But every half-full glass has to be half-empty as well. And again, it's the Lions. The wheels could fall off at any moment. Their reputation over the last 60 years or so isn't exactly glowing. Far more often they've been a laughingstock than any sort of contender, with a parade of clown head coaches (and front office personnel) along the way. Current head coach Jim Caldwell remains an enigma as well. It has been argued in this space that he's been a good coordinator when working elsewhere for a successful head coach in the past, but was over his head when he'd held the reins himself. Though the Lions recently granted him an extension, time will tell if he's truly got what it takes to mold a championship caliber team. Count me as still skeptical.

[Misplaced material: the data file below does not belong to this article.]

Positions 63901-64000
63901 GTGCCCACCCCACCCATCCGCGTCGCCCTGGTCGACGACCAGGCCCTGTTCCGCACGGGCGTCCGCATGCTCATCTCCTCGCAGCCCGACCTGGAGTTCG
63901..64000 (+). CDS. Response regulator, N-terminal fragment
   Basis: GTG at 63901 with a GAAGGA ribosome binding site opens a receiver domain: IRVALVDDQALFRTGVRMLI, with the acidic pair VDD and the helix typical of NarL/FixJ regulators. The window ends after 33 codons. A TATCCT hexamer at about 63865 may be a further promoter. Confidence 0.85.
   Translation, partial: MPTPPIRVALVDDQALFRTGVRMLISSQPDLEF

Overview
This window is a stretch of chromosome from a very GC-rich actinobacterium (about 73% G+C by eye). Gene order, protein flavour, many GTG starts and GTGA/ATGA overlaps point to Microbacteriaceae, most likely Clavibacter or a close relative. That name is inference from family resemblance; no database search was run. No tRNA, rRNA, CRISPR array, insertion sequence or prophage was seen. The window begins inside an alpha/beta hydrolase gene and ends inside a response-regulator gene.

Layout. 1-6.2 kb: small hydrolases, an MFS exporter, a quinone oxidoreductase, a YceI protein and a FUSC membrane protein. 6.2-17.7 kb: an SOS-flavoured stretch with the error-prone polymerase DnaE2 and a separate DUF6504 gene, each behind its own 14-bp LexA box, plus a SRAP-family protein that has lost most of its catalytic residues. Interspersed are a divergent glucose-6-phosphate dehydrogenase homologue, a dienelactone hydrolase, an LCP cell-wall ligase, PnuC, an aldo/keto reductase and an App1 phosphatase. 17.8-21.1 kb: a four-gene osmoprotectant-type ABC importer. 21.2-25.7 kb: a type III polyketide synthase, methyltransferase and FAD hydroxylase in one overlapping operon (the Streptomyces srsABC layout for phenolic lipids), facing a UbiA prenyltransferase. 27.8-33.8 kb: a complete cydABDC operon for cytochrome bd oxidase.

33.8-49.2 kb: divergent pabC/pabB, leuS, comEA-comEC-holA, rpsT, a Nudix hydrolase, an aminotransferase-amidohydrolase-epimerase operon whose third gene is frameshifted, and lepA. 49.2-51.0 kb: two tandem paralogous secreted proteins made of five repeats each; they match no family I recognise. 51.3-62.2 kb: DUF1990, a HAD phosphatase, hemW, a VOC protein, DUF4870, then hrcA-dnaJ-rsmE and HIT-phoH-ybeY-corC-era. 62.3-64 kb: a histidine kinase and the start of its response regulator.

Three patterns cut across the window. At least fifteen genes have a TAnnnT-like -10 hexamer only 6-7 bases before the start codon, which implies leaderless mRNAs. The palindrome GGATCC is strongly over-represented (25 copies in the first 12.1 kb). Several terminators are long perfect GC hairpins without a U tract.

Some have claimed the failure of the Lions over the years is tied to their ownership. True enough, the late William Clay Ford presided over decades of futility. The fact that the team is now controlled by his 90 year old widow Martha and their daughters isn't exactly a comforting thought. They probably don't know a football from a foosball. Their hiring of an "estate planner" (who has admitted to knowing very little about the game) to be the president of the team hardly improves the overall situation either.

Yet this is shaping up to be a very interesting year for the Lions. With the rest of the conference having no steam-rolling teams, they're just about good enough to make a run at something serious.

Or fall flat on their faces -- again.

Got a lucky penny?

Friday, October 6, 2017

The Cam Newton charade